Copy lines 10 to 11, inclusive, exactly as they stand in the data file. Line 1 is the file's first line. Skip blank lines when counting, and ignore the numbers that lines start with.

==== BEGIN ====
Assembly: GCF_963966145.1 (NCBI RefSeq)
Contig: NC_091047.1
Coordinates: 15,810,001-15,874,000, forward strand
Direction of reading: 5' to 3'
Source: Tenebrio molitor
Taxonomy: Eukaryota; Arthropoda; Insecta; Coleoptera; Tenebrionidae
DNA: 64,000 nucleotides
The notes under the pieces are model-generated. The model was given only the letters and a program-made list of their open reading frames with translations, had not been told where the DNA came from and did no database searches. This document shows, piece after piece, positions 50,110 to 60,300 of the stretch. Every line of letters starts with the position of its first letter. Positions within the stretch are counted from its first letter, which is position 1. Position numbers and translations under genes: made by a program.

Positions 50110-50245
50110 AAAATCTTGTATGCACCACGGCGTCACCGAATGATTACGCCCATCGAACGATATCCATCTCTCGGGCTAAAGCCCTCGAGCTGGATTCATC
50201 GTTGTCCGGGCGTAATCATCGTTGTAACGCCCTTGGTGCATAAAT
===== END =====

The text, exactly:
50110 AAAATCTTGTATGCACCACGGCGTCACCGAATGATTACGCCCATCGAACGATATCCATCTCTCGGGCTAAAGCCCTCGAGCTGGATTCATC
50201 GTTGTCCGGGCGTAATCATCGTTGTAACGCCCTTGGTGCATAAAT